When I was in charge of the Royal Opera House, I was determined that opera, ballet and the arts should be open to those of talent wherever they came from. I moved our workshops to Thurrock, and helped set up the Creative & Cultural skills academy there, raising skill levels in performance and music.

We gave children as young as five the inspiration of seeing opera and ballet live - and seeing how it is made.

The breakthrough for me was when Thurrock Council proudly said on its council tax leaflets it was home to the Royal Opera House.

In the same way - here at the BBC - I want to build a ladder of opportunity for the talented. I want to open up the BBC to more people - to people from every part of the country - to people from a greater variety of backgrounds. And in doing so, I want to expand the pool of trained talent available to the whole creative sector.

I am proud to say that we already have 70 apprentices in areas as diverse as engineering and TV production management. These are the talented young people without university qualifications, and some with only the most basic GCSEs.

I have recently announced that every local radio station in the UK will have an apprentice by 2015. We cannot accept a situation where you can only join our industry if you are lucky enough to have somewhere to stay in London, or lucky enough to have parents who can afford to let you work for free. So across the country, the BBC will train talented young people where they live.

Now I want to announce that we will go further.

By the end of the Charter - or even sooner I hope - 1 per cent of the entire public service will be made up of apprentices.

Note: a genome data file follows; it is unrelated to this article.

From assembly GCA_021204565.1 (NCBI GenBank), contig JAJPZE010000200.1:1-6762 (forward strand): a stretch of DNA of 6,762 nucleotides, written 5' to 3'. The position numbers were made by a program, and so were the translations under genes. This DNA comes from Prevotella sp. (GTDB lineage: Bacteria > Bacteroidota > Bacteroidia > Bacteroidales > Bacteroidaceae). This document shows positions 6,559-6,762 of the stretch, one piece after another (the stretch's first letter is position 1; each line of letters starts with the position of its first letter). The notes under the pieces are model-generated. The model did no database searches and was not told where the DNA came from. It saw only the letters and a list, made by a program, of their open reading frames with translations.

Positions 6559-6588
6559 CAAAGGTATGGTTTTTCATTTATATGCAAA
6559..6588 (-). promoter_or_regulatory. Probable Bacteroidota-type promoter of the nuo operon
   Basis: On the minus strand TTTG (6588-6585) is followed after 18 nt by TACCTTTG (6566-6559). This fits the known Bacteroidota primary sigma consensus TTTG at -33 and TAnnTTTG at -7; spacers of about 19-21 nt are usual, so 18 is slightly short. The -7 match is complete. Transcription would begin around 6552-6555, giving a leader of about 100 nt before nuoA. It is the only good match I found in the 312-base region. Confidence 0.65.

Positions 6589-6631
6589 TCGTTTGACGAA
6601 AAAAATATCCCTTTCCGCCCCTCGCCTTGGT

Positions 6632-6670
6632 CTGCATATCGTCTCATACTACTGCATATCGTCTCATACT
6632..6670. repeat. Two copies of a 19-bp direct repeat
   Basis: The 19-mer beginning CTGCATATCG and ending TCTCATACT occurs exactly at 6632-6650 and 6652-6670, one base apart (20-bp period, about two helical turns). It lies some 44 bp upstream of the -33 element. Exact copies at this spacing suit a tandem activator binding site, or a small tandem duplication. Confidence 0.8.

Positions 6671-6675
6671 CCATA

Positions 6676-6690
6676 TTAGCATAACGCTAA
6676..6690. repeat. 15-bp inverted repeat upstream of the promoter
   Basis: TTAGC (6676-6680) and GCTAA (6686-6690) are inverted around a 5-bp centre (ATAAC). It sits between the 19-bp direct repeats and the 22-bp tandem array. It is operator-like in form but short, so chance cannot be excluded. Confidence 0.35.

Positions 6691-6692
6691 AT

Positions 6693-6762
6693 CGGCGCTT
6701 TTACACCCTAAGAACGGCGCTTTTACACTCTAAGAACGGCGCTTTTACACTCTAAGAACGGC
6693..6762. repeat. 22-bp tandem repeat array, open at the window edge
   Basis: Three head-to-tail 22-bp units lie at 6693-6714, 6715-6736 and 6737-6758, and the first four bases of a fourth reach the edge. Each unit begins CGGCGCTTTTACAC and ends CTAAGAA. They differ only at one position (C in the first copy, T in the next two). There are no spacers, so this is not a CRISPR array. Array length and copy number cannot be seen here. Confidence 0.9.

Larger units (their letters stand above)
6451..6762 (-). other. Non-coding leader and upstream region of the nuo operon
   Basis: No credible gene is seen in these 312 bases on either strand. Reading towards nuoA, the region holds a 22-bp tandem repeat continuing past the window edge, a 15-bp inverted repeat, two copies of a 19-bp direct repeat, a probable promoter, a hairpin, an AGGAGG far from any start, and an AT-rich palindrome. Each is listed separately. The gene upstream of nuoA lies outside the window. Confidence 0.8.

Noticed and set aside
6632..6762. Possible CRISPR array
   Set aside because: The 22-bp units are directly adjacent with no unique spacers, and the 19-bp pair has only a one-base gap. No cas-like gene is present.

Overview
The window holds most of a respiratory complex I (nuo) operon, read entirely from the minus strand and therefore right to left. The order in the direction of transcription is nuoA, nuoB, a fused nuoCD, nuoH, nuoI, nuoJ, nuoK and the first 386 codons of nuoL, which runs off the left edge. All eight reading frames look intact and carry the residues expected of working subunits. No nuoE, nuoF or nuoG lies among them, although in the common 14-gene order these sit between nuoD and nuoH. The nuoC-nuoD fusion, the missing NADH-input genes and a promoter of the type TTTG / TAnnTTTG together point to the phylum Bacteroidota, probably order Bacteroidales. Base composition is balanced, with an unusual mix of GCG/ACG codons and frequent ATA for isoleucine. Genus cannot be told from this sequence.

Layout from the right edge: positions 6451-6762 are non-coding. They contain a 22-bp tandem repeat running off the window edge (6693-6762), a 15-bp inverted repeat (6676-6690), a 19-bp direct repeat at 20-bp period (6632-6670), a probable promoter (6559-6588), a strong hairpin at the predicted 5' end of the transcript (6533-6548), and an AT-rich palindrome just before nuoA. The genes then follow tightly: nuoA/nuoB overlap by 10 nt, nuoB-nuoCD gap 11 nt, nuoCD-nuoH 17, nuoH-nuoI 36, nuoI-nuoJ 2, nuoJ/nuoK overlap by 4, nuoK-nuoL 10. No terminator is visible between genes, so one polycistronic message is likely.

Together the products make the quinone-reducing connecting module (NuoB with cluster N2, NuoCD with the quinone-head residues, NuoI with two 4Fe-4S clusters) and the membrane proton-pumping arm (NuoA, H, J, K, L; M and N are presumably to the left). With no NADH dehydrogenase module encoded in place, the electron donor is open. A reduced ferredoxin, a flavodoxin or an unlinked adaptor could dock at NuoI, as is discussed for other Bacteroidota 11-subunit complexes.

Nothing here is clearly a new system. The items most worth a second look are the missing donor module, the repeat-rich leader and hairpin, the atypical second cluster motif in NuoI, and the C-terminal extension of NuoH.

That’s 170 apprentices in all - 170 people coming in to the BBC and being given the skills to join the industry. And remember that this means the skills not just to join our workforce, but also independent TV and radio and digital companies.

We are going to build a ladder of opportunity for talented individuals, regardless of their start in life. We are going to find and train talented people for the good of the whole of our sector.

Conclusion

The BBC sees it as a vital part of its public service responsibility to stimulate the creative industries.

A modern mission.

Let creator talk unto creator.

Let British creative industries benefit from this country's vision and foresight in establishing this great public service.

Let this service be a hub, an inspirer, a meeting place, a stimulator.

So that in one of the most exciting countries in the world, some of the most exciting people in the world can do some of the most exciting, mind expanding work in the world.